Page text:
A C&Ler named mc sent in this very good e-mail about the causes of the financial meltdown we've just witnessed and the people who helped cause it.
I have almost 40 years of experience as a retail banker and financial services provider. I opened, managed and served as country head in Spain, Korea, Canada and the US. I would like to contribute comments and blogs.
It is not so difficult to find the people who should be held accountable for the financial meltdown of 2009. It seems, however, from 2001 until the present day nobody tries to find anyone responsible for anything.
There are 2 people in government that bear the bulk of the responsibility for our financial meltdown as well as the presidents of all banks that participated in the approval of mortgages with substandard credit criteria and the packaging and selling of such mortgages as asset backed securities. Additionally, all of these banks had, or should have had, senior risk asset management committees who were equally responsible. In each case they understood the risks and didn’t care as long they increased compensation for themselves and their company
As for the politicians, 2 of them bear the primary responsibility of these bankrupting financial policies. We need look no further than John McCain’s financial advisor Phil Gramm. Gramm, on Dec. 15, 2000, snuck into a congressional bill an act which prevents the government from regulating investment banks’ credit swaps. Gramm is the one who called Americans whiners and told us that the crisis was in our heads. McCain considered him for the position of Secretary of the Treasury.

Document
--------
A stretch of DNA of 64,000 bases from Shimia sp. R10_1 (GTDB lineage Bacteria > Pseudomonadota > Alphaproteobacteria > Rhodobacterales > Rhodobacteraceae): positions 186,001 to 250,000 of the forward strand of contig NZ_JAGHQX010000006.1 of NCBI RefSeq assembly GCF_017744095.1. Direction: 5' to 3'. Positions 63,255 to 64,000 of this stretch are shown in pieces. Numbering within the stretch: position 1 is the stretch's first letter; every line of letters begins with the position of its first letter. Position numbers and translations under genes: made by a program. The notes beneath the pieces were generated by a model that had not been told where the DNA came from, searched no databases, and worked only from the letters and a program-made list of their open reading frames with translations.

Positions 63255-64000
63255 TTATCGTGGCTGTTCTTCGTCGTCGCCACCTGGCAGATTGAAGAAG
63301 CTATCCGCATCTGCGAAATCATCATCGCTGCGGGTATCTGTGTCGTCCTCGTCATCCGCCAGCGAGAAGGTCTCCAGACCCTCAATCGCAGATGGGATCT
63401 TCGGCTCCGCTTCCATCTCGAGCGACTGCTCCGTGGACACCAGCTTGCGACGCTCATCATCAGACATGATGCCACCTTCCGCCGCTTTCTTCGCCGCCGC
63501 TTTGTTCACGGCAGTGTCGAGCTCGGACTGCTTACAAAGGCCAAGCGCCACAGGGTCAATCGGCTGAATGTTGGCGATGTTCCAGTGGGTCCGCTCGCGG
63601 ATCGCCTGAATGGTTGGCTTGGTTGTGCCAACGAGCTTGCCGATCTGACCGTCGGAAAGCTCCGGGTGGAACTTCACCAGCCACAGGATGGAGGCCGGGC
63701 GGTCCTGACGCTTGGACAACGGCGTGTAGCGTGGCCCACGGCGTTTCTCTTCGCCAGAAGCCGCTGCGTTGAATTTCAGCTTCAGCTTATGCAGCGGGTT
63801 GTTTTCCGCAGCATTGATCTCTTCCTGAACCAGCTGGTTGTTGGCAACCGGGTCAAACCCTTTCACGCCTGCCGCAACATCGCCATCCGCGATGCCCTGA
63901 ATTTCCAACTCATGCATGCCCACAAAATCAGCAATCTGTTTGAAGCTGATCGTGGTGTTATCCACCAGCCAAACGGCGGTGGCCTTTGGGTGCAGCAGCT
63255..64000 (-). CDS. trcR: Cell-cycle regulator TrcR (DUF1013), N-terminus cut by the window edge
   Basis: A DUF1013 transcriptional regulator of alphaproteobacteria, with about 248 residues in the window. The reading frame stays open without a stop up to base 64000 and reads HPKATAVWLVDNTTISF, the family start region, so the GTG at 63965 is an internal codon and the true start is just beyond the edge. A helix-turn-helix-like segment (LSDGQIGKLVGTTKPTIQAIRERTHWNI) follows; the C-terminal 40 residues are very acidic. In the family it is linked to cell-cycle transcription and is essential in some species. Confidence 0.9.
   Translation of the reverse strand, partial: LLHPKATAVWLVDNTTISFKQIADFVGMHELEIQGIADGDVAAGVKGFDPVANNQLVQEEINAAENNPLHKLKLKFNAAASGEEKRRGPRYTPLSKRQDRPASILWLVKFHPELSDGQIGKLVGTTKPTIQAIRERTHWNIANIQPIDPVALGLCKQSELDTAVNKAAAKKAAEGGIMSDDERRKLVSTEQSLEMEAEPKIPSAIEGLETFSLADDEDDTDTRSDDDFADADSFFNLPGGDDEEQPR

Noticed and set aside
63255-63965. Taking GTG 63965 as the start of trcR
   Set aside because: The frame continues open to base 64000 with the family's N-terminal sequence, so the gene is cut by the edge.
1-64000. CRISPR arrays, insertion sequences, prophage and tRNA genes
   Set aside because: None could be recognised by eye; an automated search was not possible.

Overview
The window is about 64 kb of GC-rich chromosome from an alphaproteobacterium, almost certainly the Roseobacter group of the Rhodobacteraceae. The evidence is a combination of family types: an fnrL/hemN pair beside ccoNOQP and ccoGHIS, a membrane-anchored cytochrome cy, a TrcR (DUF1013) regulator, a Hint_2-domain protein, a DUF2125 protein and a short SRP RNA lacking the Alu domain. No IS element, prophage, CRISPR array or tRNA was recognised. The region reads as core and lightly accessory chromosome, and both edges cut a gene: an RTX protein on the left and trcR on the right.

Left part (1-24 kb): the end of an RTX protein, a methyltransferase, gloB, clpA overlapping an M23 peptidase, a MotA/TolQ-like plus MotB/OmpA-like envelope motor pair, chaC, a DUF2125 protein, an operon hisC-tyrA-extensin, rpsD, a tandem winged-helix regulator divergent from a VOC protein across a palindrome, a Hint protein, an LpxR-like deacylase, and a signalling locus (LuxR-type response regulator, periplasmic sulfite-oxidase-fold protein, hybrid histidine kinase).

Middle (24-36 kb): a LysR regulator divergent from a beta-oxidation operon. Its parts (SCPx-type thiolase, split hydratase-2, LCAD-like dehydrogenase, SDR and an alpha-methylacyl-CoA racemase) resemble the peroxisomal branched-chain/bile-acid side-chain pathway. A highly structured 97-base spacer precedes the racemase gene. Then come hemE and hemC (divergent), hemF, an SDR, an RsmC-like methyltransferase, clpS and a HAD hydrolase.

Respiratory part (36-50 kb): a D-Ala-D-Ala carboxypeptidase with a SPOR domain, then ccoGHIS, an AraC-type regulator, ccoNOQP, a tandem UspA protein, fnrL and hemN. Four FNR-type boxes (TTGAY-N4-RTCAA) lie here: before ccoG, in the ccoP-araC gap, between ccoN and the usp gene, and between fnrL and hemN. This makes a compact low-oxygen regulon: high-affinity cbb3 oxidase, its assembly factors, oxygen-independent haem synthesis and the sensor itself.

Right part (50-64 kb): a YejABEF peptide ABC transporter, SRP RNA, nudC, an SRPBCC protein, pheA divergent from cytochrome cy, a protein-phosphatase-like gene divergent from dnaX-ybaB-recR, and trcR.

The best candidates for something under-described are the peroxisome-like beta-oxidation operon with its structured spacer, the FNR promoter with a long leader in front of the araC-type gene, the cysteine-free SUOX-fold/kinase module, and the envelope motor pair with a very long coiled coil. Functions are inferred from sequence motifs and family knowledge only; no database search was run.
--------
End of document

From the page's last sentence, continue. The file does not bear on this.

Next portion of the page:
Equally responsible for our economic crises was the SEC chairman (Christopher Cox), who changed a key regulation in 2004. Under pressure from those who wanted to please their campaign contributing Wall Street buddies the SEC approved a measure that let investment banks lend out 30 times the amount of capital they had backing up their loans. Before 2004 they could only lend out 12 times the amount of capital.
A solution to the banking meltdown that would prevent it from happening again would be:
1) Reinstate the regulation of CDSs and CDOs by the SEC (assumes increasing head count & improving the quality of staff).
2) Reinstate the 12 to 1 leverage ratio.
3) Require increased capital by product where the riskier assets require more capital reserves
4) Create a regulation that requires each sale of packaged assets by a bank or investment broker to provide some percentage of recourse to the purchaser.
5) Make the board of directors have fiduciary responsibly to stock holders and face fines and civil charges
There are others that share a lot of the blame too, like Bernanke, and no doubt he could name them too. But this is right on: The conservative mania for deregulation -- they like to call it "small government" -- is the root cause of our economic meltdown.
And Sarah and the Tea Partiers are still trying to sell us on the idea that more of the same is what we need. Because, you know, a nice PCB cocktail topped off with a cigar is just what you need to cure cancer.